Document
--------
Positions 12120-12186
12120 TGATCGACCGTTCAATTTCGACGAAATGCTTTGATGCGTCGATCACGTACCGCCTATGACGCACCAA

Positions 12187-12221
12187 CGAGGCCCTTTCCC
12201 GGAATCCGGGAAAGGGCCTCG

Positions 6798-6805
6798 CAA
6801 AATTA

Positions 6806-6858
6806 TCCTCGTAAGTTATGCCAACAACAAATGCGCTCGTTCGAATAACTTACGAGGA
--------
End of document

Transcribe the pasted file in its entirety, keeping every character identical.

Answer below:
Positions 12120-12186
12120 TGATCGACCGTTCAATTTCGACGAAATGCTTTGATGCGTCGATCACGTACCGCCTATGACGCACCAA

Positions 12187-12221
12187 CGAGGCCCTTTCCC
12201 GGAATCCGGGAAAGGGCCTCG

Positions 6798-6805
6798 CAA
6801 AATTA

Positions 6806-6858
6806 TCCTCGTAAGTTATGCCAACAACAAATGCGCTCGTTCGAATAACTTACGAGGA